* FTSE 100 up 0.2 percent
* Signs of pick-up in global growth bolster sentiment
* Croda leads, Deutsche Bank upgrades to "buy"
By Tricia Wright
LONDON, Aug 23 (Reuters) - Britain's blue chip shares inched up on Friday against a backdrop of economic recovery taking hold, led by specialty chemical maker Croda International on a rating hike from Deutsche Bank.
Croda International, up 4.1 percent, was the biggest gainer by some margin, with traders citing Deutsche Bank's upgrade of the stock to "buy" from "hold" on the view that top-line growth is set to pick up.
"Top-line growth has slowed over the past year ... We view this slowdown as cyclical rather than structural and expect sales growth to accelerate driven by a resumption of growth in Crop Care and Personal Care," the bank said in a note.
By 1049 GMT, the FTSE 100 was up 11.85 points, or 0.2 percent, at 6,458.72 points, having risen 0.9 percent on Thursday - its biggest one-day gain since the start of the month.
Markets have become increasingly jittery in recent weeks on the prospect that the U.S. Federal Reserve will start reeling in its stimulus programme, which has lifted global equities.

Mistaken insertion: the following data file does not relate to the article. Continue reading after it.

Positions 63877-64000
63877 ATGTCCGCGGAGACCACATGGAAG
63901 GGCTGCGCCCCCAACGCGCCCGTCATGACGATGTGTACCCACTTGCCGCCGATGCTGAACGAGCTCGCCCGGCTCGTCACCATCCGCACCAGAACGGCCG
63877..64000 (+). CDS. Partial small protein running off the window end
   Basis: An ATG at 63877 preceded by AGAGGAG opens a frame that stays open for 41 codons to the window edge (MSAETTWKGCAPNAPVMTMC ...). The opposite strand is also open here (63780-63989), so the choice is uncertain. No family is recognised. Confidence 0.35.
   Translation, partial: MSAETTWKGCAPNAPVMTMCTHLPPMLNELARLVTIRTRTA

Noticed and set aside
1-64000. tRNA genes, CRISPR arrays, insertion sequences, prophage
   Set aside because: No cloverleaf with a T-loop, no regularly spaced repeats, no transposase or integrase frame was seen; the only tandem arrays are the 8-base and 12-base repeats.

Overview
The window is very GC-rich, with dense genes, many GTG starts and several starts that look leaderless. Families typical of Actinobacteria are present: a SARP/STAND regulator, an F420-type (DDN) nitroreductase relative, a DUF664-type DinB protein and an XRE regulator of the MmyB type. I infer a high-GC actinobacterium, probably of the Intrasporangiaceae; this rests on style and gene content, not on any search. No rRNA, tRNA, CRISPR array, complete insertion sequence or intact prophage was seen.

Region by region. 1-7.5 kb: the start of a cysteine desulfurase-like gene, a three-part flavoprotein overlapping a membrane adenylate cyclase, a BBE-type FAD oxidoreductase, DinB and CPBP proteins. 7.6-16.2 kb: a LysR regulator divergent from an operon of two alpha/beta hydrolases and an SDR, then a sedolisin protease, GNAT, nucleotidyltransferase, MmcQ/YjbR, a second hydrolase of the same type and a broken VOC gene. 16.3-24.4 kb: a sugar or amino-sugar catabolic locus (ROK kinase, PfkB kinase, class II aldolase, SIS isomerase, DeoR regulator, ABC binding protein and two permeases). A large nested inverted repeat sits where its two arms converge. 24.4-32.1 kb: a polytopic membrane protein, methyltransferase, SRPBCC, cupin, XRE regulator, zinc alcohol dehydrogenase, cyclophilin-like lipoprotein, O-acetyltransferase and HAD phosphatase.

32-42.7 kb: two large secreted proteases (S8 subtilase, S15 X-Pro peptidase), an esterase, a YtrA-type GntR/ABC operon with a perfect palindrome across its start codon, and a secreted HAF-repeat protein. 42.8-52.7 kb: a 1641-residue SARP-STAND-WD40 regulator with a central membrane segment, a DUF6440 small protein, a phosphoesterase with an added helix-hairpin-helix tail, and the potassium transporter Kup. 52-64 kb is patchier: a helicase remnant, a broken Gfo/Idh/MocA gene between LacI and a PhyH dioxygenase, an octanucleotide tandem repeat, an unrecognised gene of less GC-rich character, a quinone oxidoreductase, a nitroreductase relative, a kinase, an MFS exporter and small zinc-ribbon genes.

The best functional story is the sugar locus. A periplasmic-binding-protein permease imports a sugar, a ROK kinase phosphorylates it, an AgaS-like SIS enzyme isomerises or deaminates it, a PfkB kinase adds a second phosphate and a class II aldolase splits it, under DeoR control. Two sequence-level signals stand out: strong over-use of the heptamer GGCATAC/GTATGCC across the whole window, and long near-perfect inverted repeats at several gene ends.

But that was offset on Friday by fresh signs of a pick-up in the pace of economic growth, with data showing the UK economy had grown more than first thought in the second quarter - coming on the heels of a batch of upbeat macroeconomic data from around the world on Thursday. Germany also confirmed solid second-quarter growth.
"Investors should be able to be relaxed about risk appetite in the current environment with the improving conditions that we have been seeing, regardless of whether the Federal Reserve starts to taper its stimulus package as expected in September," Henk Potts, market strategist at Barclays, said.
Technical analysts, however, sounded a note of caution on the UK benchmark, which has fallen around 2.4 percent since the beginning of the month.
GFT Markets analyst Fawad Razaqzada said that before he can conclude that the long-term bullish trend has resumed, the index must first break several resistance levels - at 6,500, 6,550 and 6,640. (Editing by Susan Fenton)